I tried to dovetail a question onto another participants question, asking if it was possible for women to be on the downlow. The answer was yes, but that men’s identities are wrapped up in their penises. Suffice it to say that my question involved a lot of discussion of penises and the other question got lost until I brought it back into focus.

The second breakout session I attended was entitled “It Matters That You’re White: Exploring White Culture and Privilege.” This was a rather unusual session in that the automatic assumption was that every white individual is racist and from there we went to discussions of how white privilege (primary source?) affects our lives. The discussion was, in general, awesome, but sometimes, I fear, people assign the cause of problems to racism rather than more legitimate reasons.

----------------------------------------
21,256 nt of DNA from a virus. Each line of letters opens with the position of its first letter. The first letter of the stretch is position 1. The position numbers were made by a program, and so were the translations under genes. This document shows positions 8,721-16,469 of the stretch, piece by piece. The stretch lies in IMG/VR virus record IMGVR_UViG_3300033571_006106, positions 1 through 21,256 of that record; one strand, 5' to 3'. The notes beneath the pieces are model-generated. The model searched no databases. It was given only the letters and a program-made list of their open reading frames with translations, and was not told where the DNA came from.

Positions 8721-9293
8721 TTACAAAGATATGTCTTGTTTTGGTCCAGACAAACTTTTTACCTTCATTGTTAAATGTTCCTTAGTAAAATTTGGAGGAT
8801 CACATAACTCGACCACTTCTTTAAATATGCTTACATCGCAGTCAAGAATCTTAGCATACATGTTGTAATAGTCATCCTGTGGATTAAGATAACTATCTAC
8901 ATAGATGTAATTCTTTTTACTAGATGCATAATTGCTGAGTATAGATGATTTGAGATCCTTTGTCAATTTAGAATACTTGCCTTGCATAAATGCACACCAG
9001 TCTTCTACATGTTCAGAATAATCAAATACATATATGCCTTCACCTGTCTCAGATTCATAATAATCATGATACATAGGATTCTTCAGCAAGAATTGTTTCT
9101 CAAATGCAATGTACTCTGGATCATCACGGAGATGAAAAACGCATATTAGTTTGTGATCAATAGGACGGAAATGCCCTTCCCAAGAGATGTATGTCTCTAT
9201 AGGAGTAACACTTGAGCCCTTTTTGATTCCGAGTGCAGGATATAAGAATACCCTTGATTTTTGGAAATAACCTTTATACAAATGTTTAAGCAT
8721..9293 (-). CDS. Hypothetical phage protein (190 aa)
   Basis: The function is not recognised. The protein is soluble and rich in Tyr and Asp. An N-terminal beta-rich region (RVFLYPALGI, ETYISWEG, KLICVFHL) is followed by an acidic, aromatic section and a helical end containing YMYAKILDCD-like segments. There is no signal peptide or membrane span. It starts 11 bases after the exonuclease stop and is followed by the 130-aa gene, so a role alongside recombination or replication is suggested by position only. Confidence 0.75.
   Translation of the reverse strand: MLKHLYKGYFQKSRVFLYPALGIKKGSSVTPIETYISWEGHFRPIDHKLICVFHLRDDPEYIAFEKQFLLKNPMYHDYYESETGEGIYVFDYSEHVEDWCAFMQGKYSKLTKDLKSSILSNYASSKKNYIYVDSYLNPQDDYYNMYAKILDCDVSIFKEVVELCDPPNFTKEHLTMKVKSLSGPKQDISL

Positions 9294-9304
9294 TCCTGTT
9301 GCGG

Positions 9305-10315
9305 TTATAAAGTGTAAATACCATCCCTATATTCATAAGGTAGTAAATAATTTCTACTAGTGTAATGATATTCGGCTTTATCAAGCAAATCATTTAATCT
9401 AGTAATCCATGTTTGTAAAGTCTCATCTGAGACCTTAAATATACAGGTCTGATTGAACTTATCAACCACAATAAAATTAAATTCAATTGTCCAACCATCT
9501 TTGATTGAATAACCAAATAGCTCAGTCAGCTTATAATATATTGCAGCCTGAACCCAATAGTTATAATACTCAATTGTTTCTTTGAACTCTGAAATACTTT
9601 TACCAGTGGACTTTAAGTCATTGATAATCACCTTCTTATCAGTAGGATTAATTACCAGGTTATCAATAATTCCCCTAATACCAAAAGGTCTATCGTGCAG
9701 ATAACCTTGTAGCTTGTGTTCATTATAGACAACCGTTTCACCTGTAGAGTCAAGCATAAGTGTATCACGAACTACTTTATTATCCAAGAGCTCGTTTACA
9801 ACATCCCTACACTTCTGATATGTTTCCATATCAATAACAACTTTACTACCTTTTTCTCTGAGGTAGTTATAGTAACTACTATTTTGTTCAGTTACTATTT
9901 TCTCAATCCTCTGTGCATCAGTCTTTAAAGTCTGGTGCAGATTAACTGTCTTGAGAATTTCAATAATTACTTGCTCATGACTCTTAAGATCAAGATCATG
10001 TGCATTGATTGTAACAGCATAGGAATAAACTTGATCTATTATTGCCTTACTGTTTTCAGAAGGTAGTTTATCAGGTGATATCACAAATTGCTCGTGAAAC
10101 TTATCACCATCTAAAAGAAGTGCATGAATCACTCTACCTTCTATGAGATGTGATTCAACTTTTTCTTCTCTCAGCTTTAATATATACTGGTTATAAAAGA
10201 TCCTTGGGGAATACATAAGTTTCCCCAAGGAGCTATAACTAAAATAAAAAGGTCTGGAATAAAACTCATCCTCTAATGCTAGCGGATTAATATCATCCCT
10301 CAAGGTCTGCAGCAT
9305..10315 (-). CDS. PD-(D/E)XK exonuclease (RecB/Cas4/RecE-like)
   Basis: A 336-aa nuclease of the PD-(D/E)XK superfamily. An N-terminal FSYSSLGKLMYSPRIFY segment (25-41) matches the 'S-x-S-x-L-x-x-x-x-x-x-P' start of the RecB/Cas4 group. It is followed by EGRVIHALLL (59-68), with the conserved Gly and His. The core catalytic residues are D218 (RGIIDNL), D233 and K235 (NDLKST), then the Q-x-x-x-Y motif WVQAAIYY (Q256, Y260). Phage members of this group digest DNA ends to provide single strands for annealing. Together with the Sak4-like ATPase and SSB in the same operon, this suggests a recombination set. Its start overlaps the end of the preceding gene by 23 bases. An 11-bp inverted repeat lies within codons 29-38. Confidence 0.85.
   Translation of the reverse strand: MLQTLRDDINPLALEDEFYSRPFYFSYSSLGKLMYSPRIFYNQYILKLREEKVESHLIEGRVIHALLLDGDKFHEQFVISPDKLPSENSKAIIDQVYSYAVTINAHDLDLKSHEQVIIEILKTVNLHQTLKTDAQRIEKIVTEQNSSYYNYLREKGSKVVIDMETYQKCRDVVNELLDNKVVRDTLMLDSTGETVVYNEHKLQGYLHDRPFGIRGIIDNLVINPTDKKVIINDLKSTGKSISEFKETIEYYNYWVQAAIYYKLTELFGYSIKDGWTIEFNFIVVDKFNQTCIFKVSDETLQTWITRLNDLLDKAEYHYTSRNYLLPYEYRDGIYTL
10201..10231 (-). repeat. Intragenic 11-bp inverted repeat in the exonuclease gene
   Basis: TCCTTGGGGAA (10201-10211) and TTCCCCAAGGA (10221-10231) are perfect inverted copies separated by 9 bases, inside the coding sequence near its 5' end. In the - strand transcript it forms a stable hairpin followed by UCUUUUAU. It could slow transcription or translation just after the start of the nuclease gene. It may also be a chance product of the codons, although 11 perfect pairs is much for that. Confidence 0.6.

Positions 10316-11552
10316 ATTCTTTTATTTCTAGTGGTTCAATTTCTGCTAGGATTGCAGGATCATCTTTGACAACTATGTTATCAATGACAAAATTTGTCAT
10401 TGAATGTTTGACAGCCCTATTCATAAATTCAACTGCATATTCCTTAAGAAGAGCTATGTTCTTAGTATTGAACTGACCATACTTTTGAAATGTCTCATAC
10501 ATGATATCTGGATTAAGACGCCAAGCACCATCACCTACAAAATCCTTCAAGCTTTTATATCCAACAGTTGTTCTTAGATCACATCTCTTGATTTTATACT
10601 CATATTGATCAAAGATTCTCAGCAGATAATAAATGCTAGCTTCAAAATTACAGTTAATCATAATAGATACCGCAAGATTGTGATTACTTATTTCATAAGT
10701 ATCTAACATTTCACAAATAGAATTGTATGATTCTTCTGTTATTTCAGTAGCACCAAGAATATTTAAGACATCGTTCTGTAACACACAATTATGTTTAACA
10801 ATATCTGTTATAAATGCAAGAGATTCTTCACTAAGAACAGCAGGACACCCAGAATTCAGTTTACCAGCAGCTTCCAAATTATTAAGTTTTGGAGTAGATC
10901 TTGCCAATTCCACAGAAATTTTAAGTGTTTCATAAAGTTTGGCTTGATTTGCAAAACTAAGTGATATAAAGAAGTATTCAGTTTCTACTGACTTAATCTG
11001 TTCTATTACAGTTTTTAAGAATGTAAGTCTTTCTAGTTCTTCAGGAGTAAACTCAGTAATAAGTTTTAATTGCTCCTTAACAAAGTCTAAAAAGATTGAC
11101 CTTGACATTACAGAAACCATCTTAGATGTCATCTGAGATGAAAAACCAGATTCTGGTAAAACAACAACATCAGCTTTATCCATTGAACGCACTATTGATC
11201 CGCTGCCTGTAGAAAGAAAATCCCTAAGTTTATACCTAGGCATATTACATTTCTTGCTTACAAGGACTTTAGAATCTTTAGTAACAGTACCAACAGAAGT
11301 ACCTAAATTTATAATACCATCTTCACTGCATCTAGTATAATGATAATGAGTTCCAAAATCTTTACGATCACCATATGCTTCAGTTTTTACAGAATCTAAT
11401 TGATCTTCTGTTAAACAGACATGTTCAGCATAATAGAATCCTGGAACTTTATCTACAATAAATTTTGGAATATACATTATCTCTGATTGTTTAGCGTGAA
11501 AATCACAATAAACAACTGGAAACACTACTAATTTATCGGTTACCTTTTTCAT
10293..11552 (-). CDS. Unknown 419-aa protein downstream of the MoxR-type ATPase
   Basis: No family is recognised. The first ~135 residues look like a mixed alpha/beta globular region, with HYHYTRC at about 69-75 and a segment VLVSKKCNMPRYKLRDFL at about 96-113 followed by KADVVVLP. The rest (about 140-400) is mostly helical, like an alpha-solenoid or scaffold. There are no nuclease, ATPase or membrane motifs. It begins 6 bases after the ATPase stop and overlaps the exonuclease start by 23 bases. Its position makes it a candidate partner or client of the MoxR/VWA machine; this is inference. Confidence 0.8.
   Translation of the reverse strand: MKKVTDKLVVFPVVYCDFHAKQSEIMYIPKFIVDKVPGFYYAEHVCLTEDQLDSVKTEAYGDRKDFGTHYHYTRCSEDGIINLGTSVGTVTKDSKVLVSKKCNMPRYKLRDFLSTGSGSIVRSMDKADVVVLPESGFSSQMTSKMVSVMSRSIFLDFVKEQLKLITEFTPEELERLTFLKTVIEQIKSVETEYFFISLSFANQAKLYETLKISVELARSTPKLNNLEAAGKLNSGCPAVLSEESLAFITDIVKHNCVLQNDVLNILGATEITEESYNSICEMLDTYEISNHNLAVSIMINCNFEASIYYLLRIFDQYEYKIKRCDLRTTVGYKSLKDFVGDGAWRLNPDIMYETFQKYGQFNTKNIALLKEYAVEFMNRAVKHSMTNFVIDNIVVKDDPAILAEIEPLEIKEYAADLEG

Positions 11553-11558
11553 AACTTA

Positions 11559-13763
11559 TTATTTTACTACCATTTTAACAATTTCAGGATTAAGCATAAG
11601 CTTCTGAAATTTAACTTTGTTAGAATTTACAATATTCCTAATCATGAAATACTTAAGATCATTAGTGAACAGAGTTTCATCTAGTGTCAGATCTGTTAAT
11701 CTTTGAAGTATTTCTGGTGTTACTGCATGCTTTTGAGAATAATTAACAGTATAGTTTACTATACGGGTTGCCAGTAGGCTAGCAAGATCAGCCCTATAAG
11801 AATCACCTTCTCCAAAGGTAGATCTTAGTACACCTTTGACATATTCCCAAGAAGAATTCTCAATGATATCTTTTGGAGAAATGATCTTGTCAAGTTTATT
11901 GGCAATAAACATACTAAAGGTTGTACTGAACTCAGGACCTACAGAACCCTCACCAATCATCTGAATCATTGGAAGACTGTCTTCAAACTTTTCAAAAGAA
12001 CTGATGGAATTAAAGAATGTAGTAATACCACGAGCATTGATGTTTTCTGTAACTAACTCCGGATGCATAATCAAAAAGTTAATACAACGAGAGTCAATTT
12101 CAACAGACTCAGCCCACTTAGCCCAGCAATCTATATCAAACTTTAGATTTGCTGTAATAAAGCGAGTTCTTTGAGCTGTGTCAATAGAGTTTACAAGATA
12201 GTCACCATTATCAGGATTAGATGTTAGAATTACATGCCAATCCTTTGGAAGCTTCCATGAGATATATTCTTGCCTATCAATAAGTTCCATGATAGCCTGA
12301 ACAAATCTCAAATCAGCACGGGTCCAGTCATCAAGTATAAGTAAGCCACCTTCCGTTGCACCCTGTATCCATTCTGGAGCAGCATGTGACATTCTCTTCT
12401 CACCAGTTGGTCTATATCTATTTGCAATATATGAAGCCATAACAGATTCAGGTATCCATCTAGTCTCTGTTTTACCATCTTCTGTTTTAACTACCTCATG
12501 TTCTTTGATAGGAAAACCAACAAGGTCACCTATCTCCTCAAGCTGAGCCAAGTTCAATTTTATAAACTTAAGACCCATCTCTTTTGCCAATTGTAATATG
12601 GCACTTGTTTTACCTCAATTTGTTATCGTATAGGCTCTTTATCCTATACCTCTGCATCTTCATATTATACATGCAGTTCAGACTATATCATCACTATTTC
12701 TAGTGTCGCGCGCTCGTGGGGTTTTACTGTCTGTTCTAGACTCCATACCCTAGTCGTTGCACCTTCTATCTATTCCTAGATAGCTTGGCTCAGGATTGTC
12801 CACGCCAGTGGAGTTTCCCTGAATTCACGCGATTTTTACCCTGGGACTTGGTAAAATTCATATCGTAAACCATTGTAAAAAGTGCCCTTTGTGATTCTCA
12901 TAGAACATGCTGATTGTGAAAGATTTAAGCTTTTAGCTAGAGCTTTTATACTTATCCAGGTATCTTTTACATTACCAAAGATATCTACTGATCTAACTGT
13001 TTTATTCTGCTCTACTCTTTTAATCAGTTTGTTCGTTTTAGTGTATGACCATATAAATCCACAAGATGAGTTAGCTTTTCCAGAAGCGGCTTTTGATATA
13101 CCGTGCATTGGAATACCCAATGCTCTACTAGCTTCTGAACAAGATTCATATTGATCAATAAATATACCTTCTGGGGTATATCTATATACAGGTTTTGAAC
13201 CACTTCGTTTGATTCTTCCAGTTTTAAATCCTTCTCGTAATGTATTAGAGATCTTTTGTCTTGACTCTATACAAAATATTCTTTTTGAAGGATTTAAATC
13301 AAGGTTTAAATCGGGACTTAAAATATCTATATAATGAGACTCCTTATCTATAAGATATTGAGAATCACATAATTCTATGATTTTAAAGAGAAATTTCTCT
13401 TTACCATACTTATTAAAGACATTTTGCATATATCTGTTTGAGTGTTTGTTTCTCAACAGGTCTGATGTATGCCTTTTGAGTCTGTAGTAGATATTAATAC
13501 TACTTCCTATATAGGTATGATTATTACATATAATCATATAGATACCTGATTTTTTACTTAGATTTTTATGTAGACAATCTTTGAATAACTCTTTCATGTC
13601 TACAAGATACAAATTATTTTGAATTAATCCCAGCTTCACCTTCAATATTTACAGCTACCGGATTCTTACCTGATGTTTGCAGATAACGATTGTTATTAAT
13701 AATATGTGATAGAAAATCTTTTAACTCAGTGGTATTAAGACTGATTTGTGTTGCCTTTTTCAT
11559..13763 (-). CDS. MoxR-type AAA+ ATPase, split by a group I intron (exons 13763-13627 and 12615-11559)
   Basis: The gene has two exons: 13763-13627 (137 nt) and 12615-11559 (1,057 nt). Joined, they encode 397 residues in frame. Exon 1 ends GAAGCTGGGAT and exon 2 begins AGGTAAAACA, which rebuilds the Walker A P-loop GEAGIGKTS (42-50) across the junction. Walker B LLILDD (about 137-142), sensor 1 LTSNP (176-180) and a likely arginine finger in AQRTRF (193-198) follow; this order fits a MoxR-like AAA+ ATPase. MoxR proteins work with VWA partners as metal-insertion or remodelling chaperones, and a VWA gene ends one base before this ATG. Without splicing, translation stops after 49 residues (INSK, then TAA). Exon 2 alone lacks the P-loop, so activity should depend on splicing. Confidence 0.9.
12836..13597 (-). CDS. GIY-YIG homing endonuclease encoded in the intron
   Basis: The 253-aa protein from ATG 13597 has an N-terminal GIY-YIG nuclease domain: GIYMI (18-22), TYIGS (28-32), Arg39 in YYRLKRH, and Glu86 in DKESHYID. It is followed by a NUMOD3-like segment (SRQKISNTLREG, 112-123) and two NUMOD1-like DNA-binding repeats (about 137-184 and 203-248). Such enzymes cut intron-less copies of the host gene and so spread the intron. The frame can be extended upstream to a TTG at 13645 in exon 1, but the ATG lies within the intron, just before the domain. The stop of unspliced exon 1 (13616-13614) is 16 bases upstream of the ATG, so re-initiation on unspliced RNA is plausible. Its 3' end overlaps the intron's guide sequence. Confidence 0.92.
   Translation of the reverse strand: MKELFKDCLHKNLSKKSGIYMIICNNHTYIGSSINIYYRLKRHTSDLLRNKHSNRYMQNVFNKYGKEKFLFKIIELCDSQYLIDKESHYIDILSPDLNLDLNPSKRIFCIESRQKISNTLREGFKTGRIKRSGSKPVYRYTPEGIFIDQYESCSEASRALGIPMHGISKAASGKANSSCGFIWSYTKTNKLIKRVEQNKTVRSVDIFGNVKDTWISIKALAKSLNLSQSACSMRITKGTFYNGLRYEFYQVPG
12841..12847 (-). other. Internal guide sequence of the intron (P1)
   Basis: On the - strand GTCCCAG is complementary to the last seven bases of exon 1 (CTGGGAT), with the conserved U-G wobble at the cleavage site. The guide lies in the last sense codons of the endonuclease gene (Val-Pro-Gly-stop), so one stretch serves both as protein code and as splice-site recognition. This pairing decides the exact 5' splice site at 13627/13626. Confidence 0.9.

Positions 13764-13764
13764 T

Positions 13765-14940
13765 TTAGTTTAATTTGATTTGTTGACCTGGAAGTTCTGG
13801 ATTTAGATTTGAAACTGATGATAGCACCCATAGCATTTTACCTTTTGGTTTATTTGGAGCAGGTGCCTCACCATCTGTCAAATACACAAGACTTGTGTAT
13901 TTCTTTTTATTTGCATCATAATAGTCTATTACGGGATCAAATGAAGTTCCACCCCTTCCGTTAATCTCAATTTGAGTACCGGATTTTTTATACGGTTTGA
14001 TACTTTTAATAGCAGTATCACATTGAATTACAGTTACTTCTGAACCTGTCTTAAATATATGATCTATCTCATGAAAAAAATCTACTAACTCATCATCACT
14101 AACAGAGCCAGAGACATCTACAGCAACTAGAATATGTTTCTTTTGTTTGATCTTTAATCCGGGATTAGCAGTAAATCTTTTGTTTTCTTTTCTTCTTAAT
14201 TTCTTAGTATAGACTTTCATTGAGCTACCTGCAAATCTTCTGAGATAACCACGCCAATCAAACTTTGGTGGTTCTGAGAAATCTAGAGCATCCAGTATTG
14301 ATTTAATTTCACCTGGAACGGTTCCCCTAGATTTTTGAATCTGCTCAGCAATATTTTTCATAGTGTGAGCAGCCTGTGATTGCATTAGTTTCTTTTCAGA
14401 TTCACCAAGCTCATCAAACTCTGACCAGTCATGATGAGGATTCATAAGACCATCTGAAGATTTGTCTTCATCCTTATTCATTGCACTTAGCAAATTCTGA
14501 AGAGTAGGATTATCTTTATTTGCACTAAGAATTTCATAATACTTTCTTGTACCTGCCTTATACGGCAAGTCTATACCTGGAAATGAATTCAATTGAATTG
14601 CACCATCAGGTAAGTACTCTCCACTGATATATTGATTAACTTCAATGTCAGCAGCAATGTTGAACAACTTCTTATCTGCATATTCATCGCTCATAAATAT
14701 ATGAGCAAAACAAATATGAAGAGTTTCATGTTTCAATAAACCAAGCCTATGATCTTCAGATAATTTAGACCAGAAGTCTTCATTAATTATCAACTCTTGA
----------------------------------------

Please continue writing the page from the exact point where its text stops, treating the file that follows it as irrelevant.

For example, one person talked about how they, as a white person, were able to organize a conference and not be worried, while one of his minority colleagues had a lot of problems organizing a conference. However, the differences were not due to racism, as assigned in the session, but perhaps due to experience. The first time I ever organized a conference I went insane. The second time was a much easier experience. Experience makes a difference.

The one thing that I was left wondering about, as a soon to be global citizen, was how does this play in non-US settings? Is there a German privilege? I know that Germans have a reputation for not trusting members of their Turkish minority. How will my American status play in Weimar? My non-existent German skills are certainly going to come back to haunt me.

More on the conference later.